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Onstage This Week: ABT's New "Harlequinade," Houston Ballet Celebrates Their Resilience Post-Hurricane, And More

Costume sketches for Alexei Ratmansky's new "Harlquinade" for ABT. Courtesy ABT.

Wonder what's going on in ballet this week? We've pulled together some highlights.


ABT's New Harlequinade is Finally Here

The long wait for Alexei Ratmansky's Harlequinade for American Ballet Theatre is finally over. June 4-9, catch ABT at the Metropolitan Opera House in this bold and colorful tribute to the Italian commedia dell'arte traditions, based on the archival notes of Marius Petipa. If this trailer by Ezra Hurwitz is any indication, this new story ballet is sure to delight (fingers crossed that those dogs make their way to the stage).



Houston Ballet Presents Four World Premieres Celebrating the City's Resilience in the Wake of Hurricane Harvey

Houston Ballet's June 8-10 program titled Play includes two company favorites by artistic director Stanton Welch—Play and Bolero Triptych—alongside four world premieres that reflect on Houston's response to the devastation caused by Hurricane Harvey. Three of the premieres are choreographed by Welch: class is set to a selection of Bach's "Goldberg Variations," and Revisit, Rebirth, Revolt and What the H Stands For were created in collaboration with local poets Deborah D.E.E.P. Mouton and Outspoken Bean, both of whom will perform live. Lastly, Houston Ballet dancers Oliver Halkowich, Melody Mennite, and Connor Walsh will present a new ballet titled What we keep.


Boston Ballet Brings Back Obsidian Tear in Their New York Philharmonic Debut

On June 8, Boston Ballet heads to NYC for a one night only performance with the New York Philharmonic at Lincoln Center. The company will be performing Wayne McGregor's Obsidian Tear as part of a program titled Foreign Bodies, a multidisciplinary event hosted by Esa-Pekka Salonen, concluding his tenure as the Philharmonic's composer in residence. Obsidian Tear is set to two of Salonen's compositions: Nyx and Lachen verlernt. You can check out the below trailer or see more excerpts of Obsidian Tear on Boston Ballet's Youtube page.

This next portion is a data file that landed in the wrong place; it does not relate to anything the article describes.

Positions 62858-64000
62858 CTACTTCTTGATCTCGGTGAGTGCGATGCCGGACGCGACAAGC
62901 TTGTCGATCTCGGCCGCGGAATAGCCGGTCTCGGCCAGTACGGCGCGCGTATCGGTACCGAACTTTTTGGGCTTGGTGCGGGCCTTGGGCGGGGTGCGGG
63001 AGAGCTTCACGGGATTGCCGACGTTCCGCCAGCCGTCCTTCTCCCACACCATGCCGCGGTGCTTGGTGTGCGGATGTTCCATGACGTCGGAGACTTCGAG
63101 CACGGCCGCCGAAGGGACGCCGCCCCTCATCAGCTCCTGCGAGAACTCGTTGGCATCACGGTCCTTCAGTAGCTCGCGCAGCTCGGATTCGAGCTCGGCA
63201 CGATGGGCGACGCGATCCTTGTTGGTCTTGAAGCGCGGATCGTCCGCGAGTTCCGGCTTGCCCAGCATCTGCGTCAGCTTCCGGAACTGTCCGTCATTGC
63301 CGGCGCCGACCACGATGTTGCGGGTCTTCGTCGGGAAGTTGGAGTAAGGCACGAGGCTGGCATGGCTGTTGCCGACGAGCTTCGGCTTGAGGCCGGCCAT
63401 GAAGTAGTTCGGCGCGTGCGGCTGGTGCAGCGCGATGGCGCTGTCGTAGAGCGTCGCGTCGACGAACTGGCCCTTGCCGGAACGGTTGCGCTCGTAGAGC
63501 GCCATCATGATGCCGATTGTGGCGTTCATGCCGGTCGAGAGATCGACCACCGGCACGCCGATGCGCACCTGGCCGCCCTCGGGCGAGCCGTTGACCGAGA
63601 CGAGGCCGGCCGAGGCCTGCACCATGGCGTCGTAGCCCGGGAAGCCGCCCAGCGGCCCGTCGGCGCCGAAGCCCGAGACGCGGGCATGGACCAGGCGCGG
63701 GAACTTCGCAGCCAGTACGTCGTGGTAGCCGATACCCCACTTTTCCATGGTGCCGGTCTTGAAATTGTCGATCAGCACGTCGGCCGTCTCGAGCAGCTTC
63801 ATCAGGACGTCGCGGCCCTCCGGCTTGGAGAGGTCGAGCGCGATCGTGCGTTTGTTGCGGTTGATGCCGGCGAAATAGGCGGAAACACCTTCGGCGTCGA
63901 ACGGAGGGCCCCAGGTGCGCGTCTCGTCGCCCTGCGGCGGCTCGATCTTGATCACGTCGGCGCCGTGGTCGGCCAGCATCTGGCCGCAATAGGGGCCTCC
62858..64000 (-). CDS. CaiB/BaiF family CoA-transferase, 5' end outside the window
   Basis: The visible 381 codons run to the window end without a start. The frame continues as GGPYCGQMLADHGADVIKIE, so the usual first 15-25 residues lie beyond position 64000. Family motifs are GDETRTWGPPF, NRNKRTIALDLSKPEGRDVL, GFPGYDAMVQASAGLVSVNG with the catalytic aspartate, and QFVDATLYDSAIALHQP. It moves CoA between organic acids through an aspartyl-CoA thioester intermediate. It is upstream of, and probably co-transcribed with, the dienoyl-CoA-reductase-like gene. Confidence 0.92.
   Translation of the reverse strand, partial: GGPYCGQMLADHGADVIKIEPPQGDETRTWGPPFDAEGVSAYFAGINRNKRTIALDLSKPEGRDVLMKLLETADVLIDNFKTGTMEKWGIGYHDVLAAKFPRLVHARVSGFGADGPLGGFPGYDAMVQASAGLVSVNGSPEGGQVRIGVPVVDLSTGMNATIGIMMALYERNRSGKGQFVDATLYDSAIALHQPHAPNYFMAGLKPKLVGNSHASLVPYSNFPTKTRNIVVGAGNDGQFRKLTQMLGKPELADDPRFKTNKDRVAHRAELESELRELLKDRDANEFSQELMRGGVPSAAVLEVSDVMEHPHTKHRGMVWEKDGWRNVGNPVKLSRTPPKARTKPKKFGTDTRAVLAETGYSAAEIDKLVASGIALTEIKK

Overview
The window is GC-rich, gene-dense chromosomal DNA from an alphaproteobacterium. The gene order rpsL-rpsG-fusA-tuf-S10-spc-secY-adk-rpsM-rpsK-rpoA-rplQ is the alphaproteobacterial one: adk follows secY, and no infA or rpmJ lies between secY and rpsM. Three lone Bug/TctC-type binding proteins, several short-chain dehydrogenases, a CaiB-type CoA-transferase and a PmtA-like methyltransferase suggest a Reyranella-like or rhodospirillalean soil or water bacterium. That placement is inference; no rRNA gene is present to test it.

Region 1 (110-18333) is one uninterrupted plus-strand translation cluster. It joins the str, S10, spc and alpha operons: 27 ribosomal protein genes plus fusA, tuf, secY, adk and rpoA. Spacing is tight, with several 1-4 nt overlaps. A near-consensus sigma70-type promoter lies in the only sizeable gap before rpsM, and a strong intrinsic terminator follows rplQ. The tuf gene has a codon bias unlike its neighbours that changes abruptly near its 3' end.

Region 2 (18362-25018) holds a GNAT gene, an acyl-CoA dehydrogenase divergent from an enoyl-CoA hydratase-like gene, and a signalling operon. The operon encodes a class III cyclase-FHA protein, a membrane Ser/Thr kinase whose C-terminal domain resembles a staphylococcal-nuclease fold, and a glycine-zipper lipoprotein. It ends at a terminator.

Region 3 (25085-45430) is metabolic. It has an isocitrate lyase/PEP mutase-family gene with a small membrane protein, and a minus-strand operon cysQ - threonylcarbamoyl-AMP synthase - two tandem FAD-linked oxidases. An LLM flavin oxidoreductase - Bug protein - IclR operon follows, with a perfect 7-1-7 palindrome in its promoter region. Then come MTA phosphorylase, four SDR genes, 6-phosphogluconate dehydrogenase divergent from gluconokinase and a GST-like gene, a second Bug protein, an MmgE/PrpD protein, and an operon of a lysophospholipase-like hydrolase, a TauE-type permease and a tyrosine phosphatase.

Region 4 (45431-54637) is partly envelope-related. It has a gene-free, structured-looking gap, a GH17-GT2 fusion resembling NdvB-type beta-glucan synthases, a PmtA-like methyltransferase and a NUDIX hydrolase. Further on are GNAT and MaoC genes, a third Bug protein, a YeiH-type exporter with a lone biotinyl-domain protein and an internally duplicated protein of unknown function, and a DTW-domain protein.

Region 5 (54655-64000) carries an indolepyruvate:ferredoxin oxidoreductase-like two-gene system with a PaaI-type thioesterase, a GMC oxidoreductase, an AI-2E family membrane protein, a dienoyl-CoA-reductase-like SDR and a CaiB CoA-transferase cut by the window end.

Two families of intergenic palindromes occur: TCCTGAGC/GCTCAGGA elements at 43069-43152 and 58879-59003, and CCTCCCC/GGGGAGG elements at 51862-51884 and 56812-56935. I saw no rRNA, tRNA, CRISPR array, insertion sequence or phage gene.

American Contemporary Ballet Celebrates Balanchine

Every year, the Los Angeles-based ACB presents an all Balanchine program. This year, from June 7-17, they're showcasing a different side of the great neoclassical choreographer with four pieces that show off his joyful reaction to the popular music of his day. ACB will perform excerpts from Who Cares?, Stars and Stripes, Union Jack and Western Symphony. ACB artistic director Lincoln Jones will also present a world premiere tribute to the style of these works.


Pacific Northwest Ballet's Closes 2017-2018 Season With One Final Encore

On June 10, PNB presents its annual one night only encore performance with some of the company's greatest hits. This year's performance also marks the retirement of longtime PNB principal Karel Cruz. Cruz will be dancing Alexei Ratmansky's Don Quixote pas de deux alongside his wife, principal Lindsi Dec, as well an excerpt from George Balanchine's Diamonds. The program also includes excerpts from Swan Lake, The Nutcracker, Jerome Robbins' West Side Story Suite, and more. The Season Encore also marks the farewell performance to soloist Matthew Renko and corps dancers Nicole Rizzitano and Carli Samuelson, who will be leaving the company at the end of the season.

Ballet Careers